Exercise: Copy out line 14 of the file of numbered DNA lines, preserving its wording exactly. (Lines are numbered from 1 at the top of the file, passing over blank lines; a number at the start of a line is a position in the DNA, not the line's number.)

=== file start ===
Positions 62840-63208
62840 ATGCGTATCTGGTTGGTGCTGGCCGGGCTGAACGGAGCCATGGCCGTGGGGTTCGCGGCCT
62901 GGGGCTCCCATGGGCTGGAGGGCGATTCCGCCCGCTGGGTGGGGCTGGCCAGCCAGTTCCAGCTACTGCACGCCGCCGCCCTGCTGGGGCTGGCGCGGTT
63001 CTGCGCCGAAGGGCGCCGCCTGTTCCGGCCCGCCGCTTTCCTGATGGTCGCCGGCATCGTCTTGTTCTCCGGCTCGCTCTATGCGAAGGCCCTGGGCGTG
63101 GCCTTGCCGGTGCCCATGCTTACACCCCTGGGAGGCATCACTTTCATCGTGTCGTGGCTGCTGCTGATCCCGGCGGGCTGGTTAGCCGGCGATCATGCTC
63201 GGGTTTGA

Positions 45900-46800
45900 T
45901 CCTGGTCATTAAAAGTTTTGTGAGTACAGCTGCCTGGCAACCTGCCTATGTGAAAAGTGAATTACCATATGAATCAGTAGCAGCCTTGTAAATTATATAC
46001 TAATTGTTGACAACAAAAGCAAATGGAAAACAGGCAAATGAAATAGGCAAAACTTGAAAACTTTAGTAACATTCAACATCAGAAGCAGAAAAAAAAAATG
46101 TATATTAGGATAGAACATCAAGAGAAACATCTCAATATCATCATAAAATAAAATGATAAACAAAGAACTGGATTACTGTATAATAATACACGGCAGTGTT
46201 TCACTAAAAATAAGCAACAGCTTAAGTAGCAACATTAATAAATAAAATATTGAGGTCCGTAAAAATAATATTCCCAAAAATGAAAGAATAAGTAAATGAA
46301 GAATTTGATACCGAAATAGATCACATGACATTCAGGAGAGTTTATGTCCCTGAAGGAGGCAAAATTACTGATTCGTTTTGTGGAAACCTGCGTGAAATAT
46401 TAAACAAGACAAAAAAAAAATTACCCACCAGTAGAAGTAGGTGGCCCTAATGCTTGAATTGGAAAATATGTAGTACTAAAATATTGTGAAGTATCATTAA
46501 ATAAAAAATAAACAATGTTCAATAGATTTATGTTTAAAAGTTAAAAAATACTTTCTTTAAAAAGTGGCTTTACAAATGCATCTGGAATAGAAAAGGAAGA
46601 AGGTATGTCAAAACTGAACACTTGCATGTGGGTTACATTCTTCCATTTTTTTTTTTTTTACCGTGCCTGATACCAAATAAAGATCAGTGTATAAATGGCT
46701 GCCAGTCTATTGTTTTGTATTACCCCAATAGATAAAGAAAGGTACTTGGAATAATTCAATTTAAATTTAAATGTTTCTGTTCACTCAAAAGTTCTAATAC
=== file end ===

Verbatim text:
46401 TAAACAAGACAAAAAAAAAATTACCCACCAGTAGAAGTAGGTGGCCCTAATGCTTGAATTGGAAAATATGTAGTACTAAAATATTGTGAAGTATCATTAA